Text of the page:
I finally saw it!

Monsters need no motive. I imagine this is one of the greatest attractions of writing a monster movie, as opposed to some other type of horror film. There’s a certain amount of freedom that comes from needing to spend almost no time introducing your antagonist. The makers of Cloverfield obviously decided to take this truth to the extreme. Their monster comes from nowhere.

Great monster movies, in the first act, before the real rampage begins, usually choose to introduce us to the creature that’s going to cause our problems. It can be an attempt by the characters to downplay the first encounter with the monster, to make it seem like everything’s okay (Jaws). It can be a glimpse of what causes the monster to develop, like a scientist pouring bottles of formaldehyde into the sewer (The Host). It can be the discovery of a smaller version of the monster, the characters unsuspecting of the real terror that awaits (Alien, Tremors). Or it can be 45 damn minutes of chit chat before all hell breaks loose (Jurassic Park). But it’s surprisingly rare to find the film where the monster, truly, just shows up.

Think about it: if you knew nothing about Cloverfield going into it, you wouldn’t even be able to tell it was a monster movie until the characters see it for themselves. Even that first minute, telling us about “the area formerly known as Central Park,” wouldn’t give it away. Of course, it’s impossible to actually see a movie without knowing anything about it first. Even so, I applaud the way the format of the film gives the audience absolutely no contact whatsoever with the monster until the rampage begins. The moment is so sudden that even expecting it, I was startled. Which is a sign of another strength of the movie: it gives the audience time to become invested in the characters, and it succeeds. I was surprised by that first moment of violence because I actually cared about the conversation the characters were having when it came.

There is a another bit of genius in Cloverfield’s format. Now, we’ve all seen the found-footage horror movie before, because we’ve all seen The Blair Witch Project (a movie that rules despite having been a victim of so many parodies, and that itself owes a debt to the infamous 1980 Italian gore-fest Cannibal Holocaust, the earliest film I know of that used this format). This is an approach that could get old really fast if a lot of filmmakers started trying it, but it works beautifully here. The immediacy brought to the proceedings by literally giving us someone’s point of view is almost hypnotizing at times. But the thing that really makes this movie work, the idea that I seriously want to pat writer Drew Goddard on the back for having, is those glimpses we get of what was recorded on the tape before the night in question. God what a great idea! Those moments provide insight into our main character, serve as tidy bookends to make the movie feel whole, and also remind us of the physical object that is the tape we’re supposedly watching. Fricking great, seriously. A horror movie needs this kind of attention to detail to function as more than just a series of violent set pieces.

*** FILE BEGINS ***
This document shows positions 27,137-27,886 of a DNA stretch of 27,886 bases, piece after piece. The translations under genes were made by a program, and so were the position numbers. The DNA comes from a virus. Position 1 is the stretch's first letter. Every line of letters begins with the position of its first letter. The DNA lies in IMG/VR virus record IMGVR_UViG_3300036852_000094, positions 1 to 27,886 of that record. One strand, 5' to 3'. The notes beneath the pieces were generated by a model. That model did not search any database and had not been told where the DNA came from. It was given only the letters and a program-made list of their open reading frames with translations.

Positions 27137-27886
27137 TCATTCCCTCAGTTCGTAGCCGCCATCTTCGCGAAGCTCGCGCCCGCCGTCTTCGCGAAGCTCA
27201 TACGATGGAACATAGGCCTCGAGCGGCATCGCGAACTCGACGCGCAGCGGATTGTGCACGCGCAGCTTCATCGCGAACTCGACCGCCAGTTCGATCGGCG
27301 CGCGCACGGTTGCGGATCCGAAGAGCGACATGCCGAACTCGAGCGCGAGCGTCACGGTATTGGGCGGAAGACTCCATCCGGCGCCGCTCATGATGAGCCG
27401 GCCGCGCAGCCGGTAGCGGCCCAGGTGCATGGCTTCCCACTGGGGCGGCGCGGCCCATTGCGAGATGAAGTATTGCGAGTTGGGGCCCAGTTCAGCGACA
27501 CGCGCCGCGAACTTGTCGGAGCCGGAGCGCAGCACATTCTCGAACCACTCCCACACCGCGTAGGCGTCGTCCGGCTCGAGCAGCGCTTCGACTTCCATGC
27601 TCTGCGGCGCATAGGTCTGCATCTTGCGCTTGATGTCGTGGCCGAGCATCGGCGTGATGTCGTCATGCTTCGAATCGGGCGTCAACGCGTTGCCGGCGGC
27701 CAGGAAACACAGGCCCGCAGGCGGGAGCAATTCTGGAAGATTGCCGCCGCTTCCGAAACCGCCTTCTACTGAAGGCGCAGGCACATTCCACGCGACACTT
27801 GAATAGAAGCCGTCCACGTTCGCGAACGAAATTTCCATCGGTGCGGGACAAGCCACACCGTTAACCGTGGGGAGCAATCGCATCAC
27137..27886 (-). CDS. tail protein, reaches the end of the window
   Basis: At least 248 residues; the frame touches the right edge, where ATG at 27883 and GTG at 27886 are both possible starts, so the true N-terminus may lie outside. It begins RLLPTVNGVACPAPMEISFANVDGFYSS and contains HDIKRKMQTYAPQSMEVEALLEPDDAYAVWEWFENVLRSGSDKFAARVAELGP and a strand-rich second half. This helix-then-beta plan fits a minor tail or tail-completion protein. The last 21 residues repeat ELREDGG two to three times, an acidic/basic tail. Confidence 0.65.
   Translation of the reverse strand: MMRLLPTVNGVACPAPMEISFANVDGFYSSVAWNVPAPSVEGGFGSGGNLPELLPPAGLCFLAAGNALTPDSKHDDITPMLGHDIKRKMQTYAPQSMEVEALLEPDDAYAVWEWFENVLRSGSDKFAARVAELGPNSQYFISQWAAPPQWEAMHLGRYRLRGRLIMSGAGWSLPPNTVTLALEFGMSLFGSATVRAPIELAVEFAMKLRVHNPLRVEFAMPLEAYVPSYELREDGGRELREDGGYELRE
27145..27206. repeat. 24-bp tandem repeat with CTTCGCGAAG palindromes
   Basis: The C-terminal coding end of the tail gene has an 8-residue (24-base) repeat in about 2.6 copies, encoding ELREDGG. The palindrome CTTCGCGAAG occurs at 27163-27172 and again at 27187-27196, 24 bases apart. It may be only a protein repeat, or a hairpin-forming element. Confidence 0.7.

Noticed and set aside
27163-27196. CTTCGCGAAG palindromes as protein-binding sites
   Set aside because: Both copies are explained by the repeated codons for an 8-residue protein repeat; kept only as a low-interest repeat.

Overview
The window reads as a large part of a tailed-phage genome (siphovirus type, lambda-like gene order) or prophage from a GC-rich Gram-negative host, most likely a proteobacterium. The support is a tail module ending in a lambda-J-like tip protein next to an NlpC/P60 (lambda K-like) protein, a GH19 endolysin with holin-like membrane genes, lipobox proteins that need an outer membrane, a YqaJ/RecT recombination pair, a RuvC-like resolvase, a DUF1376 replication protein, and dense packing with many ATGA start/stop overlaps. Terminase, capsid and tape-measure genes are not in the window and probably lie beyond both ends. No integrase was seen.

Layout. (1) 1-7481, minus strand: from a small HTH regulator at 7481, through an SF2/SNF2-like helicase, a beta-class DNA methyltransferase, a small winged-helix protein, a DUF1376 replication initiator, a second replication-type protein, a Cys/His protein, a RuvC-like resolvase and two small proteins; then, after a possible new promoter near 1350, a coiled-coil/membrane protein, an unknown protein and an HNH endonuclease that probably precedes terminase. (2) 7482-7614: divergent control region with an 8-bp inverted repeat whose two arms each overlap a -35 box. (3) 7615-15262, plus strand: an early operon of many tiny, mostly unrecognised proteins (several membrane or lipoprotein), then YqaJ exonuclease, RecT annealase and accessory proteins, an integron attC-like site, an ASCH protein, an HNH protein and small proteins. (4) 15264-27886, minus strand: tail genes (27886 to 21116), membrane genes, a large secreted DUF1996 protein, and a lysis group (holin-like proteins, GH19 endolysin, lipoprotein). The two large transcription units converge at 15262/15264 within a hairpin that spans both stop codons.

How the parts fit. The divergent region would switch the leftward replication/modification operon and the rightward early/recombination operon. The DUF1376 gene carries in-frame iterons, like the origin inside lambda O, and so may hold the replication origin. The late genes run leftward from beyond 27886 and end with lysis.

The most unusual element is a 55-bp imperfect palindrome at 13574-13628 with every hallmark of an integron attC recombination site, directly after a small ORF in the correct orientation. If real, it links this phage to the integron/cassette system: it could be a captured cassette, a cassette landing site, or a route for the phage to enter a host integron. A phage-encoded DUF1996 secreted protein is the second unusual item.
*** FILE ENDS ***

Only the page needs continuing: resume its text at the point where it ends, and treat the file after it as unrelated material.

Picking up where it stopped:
Cloverfield is the best monster movie I’ve seen since The Descent. (Come to think of it, that’s another movie that offers up no introduction or explanation for its monsters. Fancy that.) It’s scary, but just funny enough in all the right moments to break the tension so it can get built up again. I cared when characters died. I want to see it again.


4 Responses to “I finally saw it!”

  1. 1 Carly February 14, 2008 at 1:13 pm

    yet another ‘looks good but will have to wait till i move’ movie (if you thought i was brave enough for ‘the brave one’, you were wrong). why do you think it is people love to watch ny get torn up and destroyed over and over?

  2. 2 patty February 15, 2008 at 11:05 am

    because! ny is iconic. you see a picture of nyc and you immediately know where it is. you see a picture of seattle and it’s a little more difficult, especially when the space needle isn’t included. plus, ny has so many more buildings to climb and knock down.

  3. 3 Carly February 18, 2008 at 2:52 pm

    well, ok, but i have to wait to see these movies till i’m not directly affected by the health of the subways, bridges, and general population. although, why has no one turned the Mole People into a horror plot yet?! that shit is scary! who isn’t scared of getting stuck underground? and then running into someone who, y’know, liiiives down there. or vampires! vampires must love the mta tunnel system!

  4. 4 Магия July 24, 2008 at 6:32 am

    Клёво, мне понравилось! ;)

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Other projects:

Downton Gabby: podcasting about Downton Abbey from a funny, foul-mouthed, feminist perspective

Quick Lit: reading one short story a day in 2015

Grand Dames: collecting sundry achievements of admirable women

The MacGuffin: archive of my days as a film critic

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